Our customers are sales and marketing professionals.

They just need to know that we've got this.

We knew that the way that HubSpot was growing and scaling, we needed to be able to do this without having to hire an army of people to manage this.

That's why HubSpot turned to Cloudflare.

Our job was to make sure that HubSpot, and all of HubSpot's customers, could get the latest encryption quickly and easily.

We were trying to optimize SSL issuance and onboarding for tens of thousands of customer domains.

Previously, because of the difficulties we were having with our old process, we had about 5% of customers SSL enabled.

And with the release of version 68 of Chrome, it became quickly apparent that we needed to get more customers onto HTTPS very quickly to avoid insecure browsing warnings.

With Cloudflare, we just did it, and it was easier than we expected.

Performance is also crucial to HubSpot, which leverages the deep customization and technical capabilities enabled by Cloudflare.

What Cloudflare gives us is a lot of knobs and dials to configure exactly how we want to cache content at the edge, and that results in a better experience, a faster experience for customers.

Cloudflare actually understands the Internet.

We were able to turn on TLS 1.3 with zero round -trip time with the click of a button.

There's a lot of technology behind that. Another pillar of HubSpot's experience with Cloudflare has been customer support.

The support with Cloudflare is great.

It feels like we're working with another HubSpot team.

They really seem to care. They take things seriously. I filed cases and gotten responses back in under a minute.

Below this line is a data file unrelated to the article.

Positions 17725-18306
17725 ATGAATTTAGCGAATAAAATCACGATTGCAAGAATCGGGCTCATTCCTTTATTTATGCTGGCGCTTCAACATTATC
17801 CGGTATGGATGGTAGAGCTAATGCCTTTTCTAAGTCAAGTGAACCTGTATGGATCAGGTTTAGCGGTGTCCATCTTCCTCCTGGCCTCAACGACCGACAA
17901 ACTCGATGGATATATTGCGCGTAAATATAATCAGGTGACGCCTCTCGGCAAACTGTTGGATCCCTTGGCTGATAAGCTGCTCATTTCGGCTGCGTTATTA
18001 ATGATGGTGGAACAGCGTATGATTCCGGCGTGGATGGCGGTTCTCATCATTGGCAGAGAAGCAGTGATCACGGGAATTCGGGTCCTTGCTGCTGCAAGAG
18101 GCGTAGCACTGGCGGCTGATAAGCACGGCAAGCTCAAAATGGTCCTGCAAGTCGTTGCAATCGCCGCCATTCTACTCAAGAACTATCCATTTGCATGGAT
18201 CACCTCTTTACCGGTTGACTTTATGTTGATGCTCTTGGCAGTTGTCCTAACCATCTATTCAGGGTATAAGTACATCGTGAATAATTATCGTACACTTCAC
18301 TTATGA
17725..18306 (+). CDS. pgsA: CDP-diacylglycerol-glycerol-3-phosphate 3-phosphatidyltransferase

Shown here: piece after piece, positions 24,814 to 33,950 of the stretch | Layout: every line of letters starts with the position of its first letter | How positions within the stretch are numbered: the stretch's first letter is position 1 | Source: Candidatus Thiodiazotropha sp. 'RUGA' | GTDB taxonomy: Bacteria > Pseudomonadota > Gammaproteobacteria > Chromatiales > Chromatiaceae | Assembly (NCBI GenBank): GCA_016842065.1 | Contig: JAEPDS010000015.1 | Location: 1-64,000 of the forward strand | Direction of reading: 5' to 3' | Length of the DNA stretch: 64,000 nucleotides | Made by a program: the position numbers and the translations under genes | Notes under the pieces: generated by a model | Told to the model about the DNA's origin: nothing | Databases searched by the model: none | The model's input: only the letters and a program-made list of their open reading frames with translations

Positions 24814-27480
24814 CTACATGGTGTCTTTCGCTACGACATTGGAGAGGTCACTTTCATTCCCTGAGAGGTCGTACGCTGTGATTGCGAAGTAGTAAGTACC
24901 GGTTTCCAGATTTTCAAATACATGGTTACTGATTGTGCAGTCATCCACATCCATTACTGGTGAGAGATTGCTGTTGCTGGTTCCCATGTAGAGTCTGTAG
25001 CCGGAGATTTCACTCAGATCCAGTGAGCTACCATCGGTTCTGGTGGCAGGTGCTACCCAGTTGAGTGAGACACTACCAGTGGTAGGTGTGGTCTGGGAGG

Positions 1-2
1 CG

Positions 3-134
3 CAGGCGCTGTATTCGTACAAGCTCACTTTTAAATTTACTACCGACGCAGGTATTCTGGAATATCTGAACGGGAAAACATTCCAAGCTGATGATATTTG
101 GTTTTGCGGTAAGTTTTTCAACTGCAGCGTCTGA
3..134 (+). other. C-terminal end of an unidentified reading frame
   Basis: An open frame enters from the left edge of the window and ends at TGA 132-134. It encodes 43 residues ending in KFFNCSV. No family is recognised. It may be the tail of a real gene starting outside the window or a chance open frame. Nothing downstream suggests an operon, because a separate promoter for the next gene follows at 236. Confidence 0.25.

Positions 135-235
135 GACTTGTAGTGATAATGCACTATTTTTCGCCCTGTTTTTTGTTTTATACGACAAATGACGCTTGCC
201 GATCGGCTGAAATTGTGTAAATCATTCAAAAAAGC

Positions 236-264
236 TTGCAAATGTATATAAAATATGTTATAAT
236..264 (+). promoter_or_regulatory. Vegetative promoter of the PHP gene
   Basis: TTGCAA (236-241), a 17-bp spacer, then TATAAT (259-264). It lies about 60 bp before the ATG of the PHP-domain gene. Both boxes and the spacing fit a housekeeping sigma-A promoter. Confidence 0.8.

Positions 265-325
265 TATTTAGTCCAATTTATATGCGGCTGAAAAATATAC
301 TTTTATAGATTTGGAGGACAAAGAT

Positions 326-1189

The quality of the responses is just night and day difference.

Cloudflare has been fantastic. It was really an exciting, amazing time to see when you have teams working very closely together, HubSpot on one side and Cloudflare on the other side, on this mission to solve for your customers' problems, which is their businesses.

It really was magic. With customers like HubSpot and over 10 million other domains that trust Cloudflare with their security and performance, we're making the Internet fast, secure, and reliable for everyone.

Cloudflare. Helping build a better Internet. Cloudflare.

Helping build a better Internet.

Cloudflare. Helping build a better Internet.

This video will walk you through how to export access logs to a third-party SIEM and security intelligence platform using LogPush.

For this demo, we'll use an active Cloudflare domain with access enabled and a pre-configured Google Cloud Storage account.

To learn more about how to configure Cloudflare access, please visit the developer documentation at

The first step to exporting your Cloudflare access logs is to log into Cloudflare and choose an active domain that has Cloudflare access enabled.

After logging in, navigate to the Analytics app in the Cloudflare dashboard, then click the Logs tab.

Here, you can set jobs to push your logs outside of Cloudflare's platform.

Cloudflare supports different destinations, such as Amazon S3, Google Cloud Storage, Sumo Logic, and Microsoft Azure.

For this demo, we'll use Google Cloud Storage.

After choosing your preferred service, which in this case is Google Cloud, click Next to configure the bucket path.

The first step is to name the bucket.

This name should be consistent with the bucket name in Google Cloud. The next step is to define a subfolder for Cloudflare to push your logs.

You have the option to set daily subfolders, so let's choose Yes.